“The numbers don’t change. Rock solid,” John McLaughlin, who worked as one of Trump’s top pollsters during the 2016 and 2020 campaigns, said, citing his own recent polling data. “Attacks on President Trump galvanize his base.”

When the IRS hunts someone down for refusing to pay taxes, government lawyers don’t have to show intent. But this legal battle is taking place in New York, where state laws require prosecutors to prove that someone was “willfully engaging” in tax fraud.

It’s a higher bar, but not an insurmountable one—especially when it seems that investigators have specific documents that would indicate a concerted effort to conceal the truth.

The 25-page indictment says investigators have “internal spreadsheets” that show exactly how unreported perks replaced employee income, Cohen, the former New York prosecutor, noted.

“Simultaneously, the Trump Organization reduced the amount of direct compensation that Weisselberg received in the form of checks or direct deposits to account for the indirect compensation that he received in the form of payments of rent, utility bills, and garage expenses,” the indictment claims.

“You can’t get much better evidence than that,” Cohen said.

Research contact: @thedailybeast

Trump Organization and CFO Allen Weisselberg expected to be charged Thursday

July 1, 2021

The Manhattan District Attorney’s Office is expected to charge the Trump Organization and its chief financial officer with tax-related crimes on Thursday, July 1, sources have told The Wall Street Journal.

These would mark the first criminal charges against the former president’s company since prosecutors began investigating it three years ago.

The charges against the Trump Organization and Allen Weisselberg, the company’s longtime chief financial officer, represent a blow to former President Donald Trump, who has fended off multiple criminal and civil probes during and after his presidency.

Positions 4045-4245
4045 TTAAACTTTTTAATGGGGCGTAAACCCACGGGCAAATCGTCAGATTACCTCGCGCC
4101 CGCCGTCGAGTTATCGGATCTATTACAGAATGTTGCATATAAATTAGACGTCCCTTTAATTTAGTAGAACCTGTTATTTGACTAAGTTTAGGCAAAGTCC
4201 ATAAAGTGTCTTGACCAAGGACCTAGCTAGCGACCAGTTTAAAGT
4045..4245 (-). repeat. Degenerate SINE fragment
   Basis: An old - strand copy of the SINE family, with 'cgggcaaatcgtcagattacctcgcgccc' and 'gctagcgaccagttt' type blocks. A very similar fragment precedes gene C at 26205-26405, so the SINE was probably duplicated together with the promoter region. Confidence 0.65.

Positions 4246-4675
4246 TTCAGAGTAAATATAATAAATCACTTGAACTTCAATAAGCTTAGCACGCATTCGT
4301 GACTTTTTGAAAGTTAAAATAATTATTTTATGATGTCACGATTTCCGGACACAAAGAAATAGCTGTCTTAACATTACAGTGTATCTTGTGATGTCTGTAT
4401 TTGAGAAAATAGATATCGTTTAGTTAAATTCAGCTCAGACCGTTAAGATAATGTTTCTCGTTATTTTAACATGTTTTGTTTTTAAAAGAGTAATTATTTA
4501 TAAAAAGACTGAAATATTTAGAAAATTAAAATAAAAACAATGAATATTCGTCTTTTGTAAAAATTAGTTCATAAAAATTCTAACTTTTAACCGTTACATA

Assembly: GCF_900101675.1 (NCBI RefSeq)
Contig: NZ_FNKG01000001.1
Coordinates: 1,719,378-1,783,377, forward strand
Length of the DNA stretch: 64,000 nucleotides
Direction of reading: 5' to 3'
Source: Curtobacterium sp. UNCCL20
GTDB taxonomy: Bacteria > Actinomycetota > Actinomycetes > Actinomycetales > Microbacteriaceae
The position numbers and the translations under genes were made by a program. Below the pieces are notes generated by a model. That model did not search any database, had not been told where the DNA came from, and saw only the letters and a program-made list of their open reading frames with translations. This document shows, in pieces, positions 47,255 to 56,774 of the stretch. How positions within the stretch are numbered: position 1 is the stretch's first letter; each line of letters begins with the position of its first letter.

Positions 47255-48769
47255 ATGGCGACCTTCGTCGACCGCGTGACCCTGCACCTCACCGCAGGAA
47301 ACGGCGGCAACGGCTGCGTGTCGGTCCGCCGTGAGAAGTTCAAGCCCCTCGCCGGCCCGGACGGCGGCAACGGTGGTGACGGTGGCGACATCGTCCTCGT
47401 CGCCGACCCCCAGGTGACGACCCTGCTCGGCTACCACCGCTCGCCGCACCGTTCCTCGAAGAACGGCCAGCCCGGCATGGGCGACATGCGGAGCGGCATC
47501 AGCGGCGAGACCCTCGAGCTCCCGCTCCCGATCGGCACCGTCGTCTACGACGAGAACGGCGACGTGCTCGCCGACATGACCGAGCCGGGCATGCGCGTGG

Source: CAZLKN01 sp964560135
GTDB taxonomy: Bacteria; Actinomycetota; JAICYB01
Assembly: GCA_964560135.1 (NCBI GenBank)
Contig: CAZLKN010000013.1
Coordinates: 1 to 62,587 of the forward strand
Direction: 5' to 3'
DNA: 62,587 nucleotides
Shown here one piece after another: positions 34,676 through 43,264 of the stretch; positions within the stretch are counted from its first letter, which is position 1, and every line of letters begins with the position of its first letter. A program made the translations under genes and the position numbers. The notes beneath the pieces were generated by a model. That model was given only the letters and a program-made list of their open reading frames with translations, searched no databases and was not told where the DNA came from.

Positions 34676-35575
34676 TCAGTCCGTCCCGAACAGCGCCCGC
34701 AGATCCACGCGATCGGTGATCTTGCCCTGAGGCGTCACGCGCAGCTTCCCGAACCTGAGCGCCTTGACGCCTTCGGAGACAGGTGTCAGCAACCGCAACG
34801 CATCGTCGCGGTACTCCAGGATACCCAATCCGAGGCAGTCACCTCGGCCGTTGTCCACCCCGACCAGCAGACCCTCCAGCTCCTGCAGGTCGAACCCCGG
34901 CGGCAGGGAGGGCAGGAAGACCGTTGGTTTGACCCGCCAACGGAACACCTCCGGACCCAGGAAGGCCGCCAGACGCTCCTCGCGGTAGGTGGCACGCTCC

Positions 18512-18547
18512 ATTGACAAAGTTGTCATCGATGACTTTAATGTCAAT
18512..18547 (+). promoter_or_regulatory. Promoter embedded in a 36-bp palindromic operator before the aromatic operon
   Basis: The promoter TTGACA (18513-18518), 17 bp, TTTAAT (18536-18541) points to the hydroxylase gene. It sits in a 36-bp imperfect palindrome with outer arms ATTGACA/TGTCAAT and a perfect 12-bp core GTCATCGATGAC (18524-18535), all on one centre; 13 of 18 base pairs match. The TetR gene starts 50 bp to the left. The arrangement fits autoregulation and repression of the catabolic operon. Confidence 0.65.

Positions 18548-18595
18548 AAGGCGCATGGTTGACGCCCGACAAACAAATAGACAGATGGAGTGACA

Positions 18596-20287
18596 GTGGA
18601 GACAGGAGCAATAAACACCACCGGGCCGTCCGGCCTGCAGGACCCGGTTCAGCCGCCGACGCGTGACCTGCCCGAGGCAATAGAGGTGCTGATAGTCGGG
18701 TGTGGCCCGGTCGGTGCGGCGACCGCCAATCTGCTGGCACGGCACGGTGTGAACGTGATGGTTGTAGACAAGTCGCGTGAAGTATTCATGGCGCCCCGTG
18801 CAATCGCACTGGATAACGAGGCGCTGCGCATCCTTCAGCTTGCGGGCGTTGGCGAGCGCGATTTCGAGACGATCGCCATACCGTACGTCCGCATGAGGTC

Trump himself isn’t expected to be charged, his lawyer said. Weisselberg has rejected prosecutors’ attempts at gaining his cooperation, according to people familiar with the matter, the Journal said.

The defendants are expected to appear in court on Thursday afternoon. The Trump Organization and Weisselberg are expected to face charges related to allegedly evading taxes on fringe benefits, sources said.

For months, the Manhattan D.A.’s Office and New York State Attorney General’s Office have been investigating whether Weisselberg and other employees illegally avoided paying taxes on perks—such as cars, apartments, and private-school tuition—that they received from the Trump Organization.

If prosecutors could demonstrate that the Trump Organization and its executives systematically avoided paying taxes, they could file more serious charges alleging a scheme, lawyers said.

Weisselberg and his lawyers haven’t commented on the investigation or impending charges.

Trump has denied wrongdoing and said the investigations, conducted by offices led by Democrats, are politically motivated. Earlier this week, he said in a statement that the case is composed of “things that are standard practice throughout the U.S. business community, and in no way a crime.”

Research contact: @WSJ

Trump Organization attorneys have until end-of-day June 28 to persuade prosecutors not to file charges

June 29, 2021

Prosecutors in New York have given former President Donald Trump’s attorneys a deadline of Monday afternoon, June 28, to make their final arguments as to why the Trump Organization should not face criminal charges over its financial dealings, according to two people familiar with the matter, The Washington Post reports.

That deadline is a strong signal that Manhattan District Attorney Cyrus R. Vance Jr. (D) and New York Attorney General Letitia James (D)—now working together, after each has spent more than two years investigating Trump’s business—are considering criminal charges against the company as an entity.

Earlier this year, Vance convened a grand jury in Manhattan to consider indictments in the investigation. No entity or individual has been charged in the investigations thus far, and it remains possible that no charges will be filed, the Post says.

Prosecutors have shown interest in whether Trump’s company used misleading valuations of its properties to deceive lenders and taxing authorities, and in whether taxes were paid on fringe benefits for company executives, according to court documents and people familiar with the investigations.

The two people familiar with the deadline set for Trump’s attorneys spoke on the condition of anonymity to disclose private conversations. Under New York law, prosecutors may file charges against corporations in addition to individuals.